Diagnosis, symptoms, and management of high and low blood pressure
As blood circulates through our body, it exerts a force against the artery walls, called blood pressure. The pressure may increase due to lifestyle factors like anxiety, stress, exercise, or preexisting diseases. Similarly, it may drop because of dehydration, exhaustion, diarrhea, strenuous exercise, fever, and nausea. Too much fluctuation or frequent changes in blood pressure can lead to severe health complications like a stroke or heart attack, so it is essential to manage the condition.
What is the normal blood pressure level?
Normal blood pressure for adults over 20 years is 120/80 mm Hg. The first number denotes the systolic blood pressure or the pressure in the arteries as the heart beats. The second number, diastolic blood pressure, denotes the pressure of the arteries when the heart rests between two beats. Monitoring blood pressure is the easiest way to prevent significant fluctuations.
How is high blood pressure or hypertension diagnosed?
In adults, doctors diagnose high blood pressure in different stages. It may be termed elevated if the systolic reading is between 120 and 129 mm Hg and diastolic less than 80 mm Hg. Stage 1 hypertension is diagnosed if systolic is between 130-139 mm Hg and diastolic is between 80-89 mm Hg. Stage 2 hypertension is diagnosed if systolic is 140 mm Hg and above and diastolic is 90 mm Hg and above. Doctors may call it a hypertensive crisis if systolic is 180 mm Hg and above and diastolic is 120 mm Hg and above.
What are the symptoms of high blood pressure?
The common symptoms are lightheadedness, fainting, headache, fatigue, blurry vision, palpitations, nose bleeds, nausea, and shortness of breath.
How to manage high blood pressure?
Doctors first recommend treatments that prevent blood vessels from narrowing, reduce the accumulation of calcium deposits, and remove excess fluid from the body. They also recommend treatments to manage the underlying condition causing high blood pressure. Further, a healthy meal plan with less salt and fats and lifestyle changes like exercise are beneficial.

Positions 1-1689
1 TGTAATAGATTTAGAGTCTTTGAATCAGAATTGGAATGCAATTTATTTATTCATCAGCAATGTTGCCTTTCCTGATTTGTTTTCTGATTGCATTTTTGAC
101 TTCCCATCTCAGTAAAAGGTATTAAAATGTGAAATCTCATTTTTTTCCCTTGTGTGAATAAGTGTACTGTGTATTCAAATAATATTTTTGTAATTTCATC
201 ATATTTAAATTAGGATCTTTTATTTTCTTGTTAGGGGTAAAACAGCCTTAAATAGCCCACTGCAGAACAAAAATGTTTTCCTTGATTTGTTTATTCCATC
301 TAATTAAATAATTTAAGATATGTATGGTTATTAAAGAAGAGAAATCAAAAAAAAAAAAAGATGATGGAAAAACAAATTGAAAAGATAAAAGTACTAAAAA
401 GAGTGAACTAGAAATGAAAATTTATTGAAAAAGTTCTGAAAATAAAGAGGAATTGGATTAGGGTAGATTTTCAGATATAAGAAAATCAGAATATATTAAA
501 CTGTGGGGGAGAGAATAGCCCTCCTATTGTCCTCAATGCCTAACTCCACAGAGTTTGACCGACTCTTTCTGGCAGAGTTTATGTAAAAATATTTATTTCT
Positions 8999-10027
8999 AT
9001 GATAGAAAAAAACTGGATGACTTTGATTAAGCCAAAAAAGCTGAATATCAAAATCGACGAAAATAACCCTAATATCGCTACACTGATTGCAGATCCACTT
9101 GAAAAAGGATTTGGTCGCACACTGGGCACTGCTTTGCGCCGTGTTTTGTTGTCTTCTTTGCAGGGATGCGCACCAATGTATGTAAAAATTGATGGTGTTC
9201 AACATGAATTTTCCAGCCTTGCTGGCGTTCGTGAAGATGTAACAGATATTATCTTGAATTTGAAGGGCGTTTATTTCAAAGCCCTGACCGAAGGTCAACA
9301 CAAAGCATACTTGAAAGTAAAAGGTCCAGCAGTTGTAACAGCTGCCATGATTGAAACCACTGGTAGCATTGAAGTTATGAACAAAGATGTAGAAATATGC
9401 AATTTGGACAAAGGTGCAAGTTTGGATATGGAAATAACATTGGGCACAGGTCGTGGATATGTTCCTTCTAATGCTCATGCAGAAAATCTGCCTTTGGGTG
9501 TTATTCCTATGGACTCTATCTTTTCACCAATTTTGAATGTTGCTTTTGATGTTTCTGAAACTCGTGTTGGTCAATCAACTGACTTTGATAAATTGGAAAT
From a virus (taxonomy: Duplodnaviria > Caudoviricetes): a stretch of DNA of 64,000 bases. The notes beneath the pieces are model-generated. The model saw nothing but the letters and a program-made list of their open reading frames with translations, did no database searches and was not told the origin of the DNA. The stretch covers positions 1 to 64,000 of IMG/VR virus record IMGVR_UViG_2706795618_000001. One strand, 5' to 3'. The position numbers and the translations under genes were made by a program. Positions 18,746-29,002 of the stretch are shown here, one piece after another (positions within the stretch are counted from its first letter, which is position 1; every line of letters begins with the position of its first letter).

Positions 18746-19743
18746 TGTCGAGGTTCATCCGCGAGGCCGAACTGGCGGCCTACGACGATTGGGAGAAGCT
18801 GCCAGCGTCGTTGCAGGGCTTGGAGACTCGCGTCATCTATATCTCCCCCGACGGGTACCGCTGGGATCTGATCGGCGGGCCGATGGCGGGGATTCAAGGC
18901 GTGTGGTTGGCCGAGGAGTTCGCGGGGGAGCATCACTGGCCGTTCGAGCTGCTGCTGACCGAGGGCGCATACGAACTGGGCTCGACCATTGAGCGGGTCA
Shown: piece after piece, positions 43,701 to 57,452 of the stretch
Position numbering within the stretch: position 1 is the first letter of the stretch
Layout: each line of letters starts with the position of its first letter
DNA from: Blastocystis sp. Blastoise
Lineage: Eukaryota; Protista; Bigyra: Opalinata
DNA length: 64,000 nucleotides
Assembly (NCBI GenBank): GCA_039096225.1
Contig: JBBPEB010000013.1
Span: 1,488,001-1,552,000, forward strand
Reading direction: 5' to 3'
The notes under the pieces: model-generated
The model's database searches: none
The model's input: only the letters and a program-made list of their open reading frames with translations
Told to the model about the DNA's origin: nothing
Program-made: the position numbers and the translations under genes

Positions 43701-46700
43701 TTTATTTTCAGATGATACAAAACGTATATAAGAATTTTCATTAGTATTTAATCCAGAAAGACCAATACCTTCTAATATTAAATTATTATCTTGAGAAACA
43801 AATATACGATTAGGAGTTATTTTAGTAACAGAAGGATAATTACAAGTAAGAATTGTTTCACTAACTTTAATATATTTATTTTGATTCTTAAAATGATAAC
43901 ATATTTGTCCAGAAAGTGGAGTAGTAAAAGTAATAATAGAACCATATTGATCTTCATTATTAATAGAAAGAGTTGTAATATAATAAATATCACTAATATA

How is low blood pressure or hypotension diagnosed?
If a person’s blood pressure is much lower than normal for their age, gender, and height, doctors call it low blood pressure or hypotension. It can occur due to aging, low blood volume, dehydration, heart attack, heart and lung diseases, or disease in the central nervous system. Some treatments and pregnancy can also cause the problem. In adults, doctors diagnose low blood pressure as absolute hypotension if the systolic reading is below 90 mm Hg and diastolic less than 60 mm Hg. Orthostatic hypotension occurs if the pressure remains low for more than three minutes when suddenly standing up or changing position.
What are the symptoms of low blood pressure?
Many may not have symptoms until the numbers get really low. The signs to watch out for include dizziness, fainting or passing out, blurred vision, unexplained fatigue, fast breathing, confusion, and sudden unusual behavior. It is not dangerous unless the pressure begins to drop rapidly. This might lead to severe complications and needs immediate attention.
How to manage low blood pressure?
Some may get better with rest, while others may need treatment. Doctors may recommend treatments that help constrict blood vessels to raise blood pressure. They may also treat the underlying cause to ensure pressure does not drop often. Sometimes, healthcare experts may infuse more blood to improve blood volume to increase blood pressure.
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